“You are leaving again, aren’t you?” she asked.
“That is none of your concern right now and how do you know?” Rosie said.
Rosie had a sudden urge to run up to her daughter and hold her tight. She wished her daughter were not so like her father in that way. Rosie thought to not let her go to the court of the King so often if this is the result.
Sam went up to Elanor and held her hand. They walked back up the path to the house. Rosie was angry at herself for feeling jealous of Sam’s and Elanor’s closeness. They seemed to connect to each other. She could not accompany her husband on his trips to court with the King, so Elanor went. Rosie had to stay at home with the other children. Her face went hot as she realized how foolish her offer to go with him now had been. She was needed at home. That is where she belonged.
A Hobbit of import was on the steps when they rounded the hill. It was Will Whitfoot. His well fed belly strained the brass buttons on his waistcoat as he rocked heel to toe on the stoop. Rosie did not look down as she came up the cobblestone path in hopes if she didn’t see the unruly grass there perhaps Master Whitfoot would not.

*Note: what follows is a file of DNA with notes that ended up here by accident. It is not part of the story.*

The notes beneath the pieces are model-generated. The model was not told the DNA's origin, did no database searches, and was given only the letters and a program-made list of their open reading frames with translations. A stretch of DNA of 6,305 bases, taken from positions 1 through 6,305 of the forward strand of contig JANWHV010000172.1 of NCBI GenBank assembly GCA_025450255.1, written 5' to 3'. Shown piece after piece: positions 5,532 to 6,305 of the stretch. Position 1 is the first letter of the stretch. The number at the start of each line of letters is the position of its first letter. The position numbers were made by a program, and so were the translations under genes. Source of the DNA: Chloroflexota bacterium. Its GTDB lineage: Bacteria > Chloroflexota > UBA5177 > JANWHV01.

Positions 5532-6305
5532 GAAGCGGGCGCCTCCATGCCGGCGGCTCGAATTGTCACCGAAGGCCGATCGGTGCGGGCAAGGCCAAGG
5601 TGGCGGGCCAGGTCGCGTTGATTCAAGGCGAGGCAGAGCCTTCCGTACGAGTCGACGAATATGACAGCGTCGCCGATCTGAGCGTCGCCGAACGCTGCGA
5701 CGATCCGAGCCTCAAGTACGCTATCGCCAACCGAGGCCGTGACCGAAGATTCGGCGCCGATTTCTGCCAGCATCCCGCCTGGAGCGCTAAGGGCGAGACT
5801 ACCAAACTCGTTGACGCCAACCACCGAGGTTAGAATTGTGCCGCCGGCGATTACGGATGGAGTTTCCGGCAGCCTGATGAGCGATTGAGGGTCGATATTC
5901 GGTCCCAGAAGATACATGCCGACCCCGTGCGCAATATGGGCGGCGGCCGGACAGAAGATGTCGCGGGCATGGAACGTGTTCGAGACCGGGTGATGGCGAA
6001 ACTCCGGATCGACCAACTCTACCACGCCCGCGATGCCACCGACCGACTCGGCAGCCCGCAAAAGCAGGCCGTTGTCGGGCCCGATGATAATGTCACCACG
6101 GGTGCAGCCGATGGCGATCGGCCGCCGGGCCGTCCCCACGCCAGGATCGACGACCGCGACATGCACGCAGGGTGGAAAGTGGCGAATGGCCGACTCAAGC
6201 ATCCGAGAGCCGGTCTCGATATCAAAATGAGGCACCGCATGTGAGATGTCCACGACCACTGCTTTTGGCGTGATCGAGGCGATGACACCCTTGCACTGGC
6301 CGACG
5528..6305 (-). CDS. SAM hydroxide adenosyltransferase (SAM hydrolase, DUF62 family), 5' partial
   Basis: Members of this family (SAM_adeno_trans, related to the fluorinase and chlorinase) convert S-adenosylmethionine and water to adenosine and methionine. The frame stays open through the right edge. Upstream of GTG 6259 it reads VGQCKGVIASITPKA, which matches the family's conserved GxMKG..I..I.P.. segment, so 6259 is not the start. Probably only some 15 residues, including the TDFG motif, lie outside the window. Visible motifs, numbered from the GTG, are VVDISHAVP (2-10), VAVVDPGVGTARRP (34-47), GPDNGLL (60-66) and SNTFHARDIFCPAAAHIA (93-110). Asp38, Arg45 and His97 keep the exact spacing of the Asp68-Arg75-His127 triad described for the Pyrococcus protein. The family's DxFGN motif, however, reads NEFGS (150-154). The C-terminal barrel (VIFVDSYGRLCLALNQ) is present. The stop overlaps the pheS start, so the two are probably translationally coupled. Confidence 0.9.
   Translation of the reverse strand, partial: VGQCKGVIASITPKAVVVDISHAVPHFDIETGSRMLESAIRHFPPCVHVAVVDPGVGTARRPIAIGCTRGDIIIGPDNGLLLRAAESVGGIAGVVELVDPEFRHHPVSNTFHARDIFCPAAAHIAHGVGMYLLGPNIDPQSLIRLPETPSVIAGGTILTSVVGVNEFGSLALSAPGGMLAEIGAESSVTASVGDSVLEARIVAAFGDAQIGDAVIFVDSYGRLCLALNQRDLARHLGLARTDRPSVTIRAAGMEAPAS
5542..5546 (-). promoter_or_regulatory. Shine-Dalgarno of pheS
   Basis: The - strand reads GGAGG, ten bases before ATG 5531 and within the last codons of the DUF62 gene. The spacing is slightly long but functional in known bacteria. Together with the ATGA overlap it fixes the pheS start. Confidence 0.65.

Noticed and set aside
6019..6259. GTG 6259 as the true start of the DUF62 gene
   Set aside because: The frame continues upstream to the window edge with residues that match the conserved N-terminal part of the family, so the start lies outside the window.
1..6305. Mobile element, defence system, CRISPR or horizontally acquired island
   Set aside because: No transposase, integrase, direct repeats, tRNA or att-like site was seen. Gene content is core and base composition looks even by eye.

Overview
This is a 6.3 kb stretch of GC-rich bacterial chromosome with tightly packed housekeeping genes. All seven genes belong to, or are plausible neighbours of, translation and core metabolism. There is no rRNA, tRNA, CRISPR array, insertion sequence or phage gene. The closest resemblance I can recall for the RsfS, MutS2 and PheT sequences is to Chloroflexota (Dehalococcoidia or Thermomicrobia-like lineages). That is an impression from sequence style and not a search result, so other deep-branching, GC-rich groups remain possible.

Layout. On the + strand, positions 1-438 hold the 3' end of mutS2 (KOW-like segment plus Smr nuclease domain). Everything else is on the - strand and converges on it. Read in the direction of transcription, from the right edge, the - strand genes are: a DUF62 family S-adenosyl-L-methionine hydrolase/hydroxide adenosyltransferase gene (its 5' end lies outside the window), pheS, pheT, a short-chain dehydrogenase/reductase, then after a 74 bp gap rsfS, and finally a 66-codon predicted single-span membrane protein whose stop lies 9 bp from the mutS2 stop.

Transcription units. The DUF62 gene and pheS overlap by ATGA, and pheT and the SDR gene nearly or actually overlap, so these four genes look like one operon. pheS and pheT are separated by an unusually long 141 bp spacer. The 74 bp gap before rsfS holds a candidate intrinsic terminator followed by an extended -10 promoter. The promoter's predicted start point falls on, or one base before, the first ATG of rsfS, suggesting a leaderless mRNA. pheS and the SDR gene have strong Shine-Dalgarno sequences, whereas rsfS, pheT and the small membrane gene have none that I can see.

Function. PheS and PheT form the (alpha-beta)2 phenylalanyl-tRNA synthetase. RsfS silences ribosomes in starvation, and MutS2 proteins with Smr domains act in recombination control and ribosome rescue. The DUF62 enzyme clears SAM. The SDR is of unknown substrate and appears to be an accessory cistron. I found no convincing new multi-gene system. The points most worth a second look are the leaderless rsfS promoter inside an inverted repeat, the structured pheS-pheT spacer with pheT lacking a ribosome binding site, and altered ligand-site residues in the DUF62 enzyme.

“Ah, there you are! Have you forgotten us? There is a meeting! We must decide what to do about the Brandywine Bridge. It is old and much over used. A new one would be. . .”
“Master Whitfoot, save your speech for the council. I have only to grab my coat and we will be under way,” said Sam.
Rosie curtsied and stood with her hands folded in the respectable Hobbit fashion her mother had taught her.
Sam appeared in the doorway and called to Rosie with his hat in his hand.
“Dearheart, the children are in need of you,” he said.
Rosie gave a little jump, and strode into the house. Merry had pumped far too much water and it spilled into the floor. Pip was having a grand time splashing his chubby hands in the puddles. Frodo-lad was holding a squirming bundle of flailing arms and legs that was squealing its disinterest in being held. Li’l Rosie was complaining to anyone who would listen how she has to do all the work and Elanor gets to stroll in the garden.
By the time Rosie had the water and Pip cleaned up, the baby quieted, and the feuding sisters at bay, Sam had gone. She kept his supper warm, and waited up for him.
She helped him pack. He would need all his shirts, an extra waistcoat, a long coat, three good britches, three traveling britches, and several handkerchiefs. She always made sure to pack plenty of those, since Sam had told her of old Master Bilbo’s unfortunate experience of running off without one on his first adventure. The rest of his provisions he would procure when he reached Bree.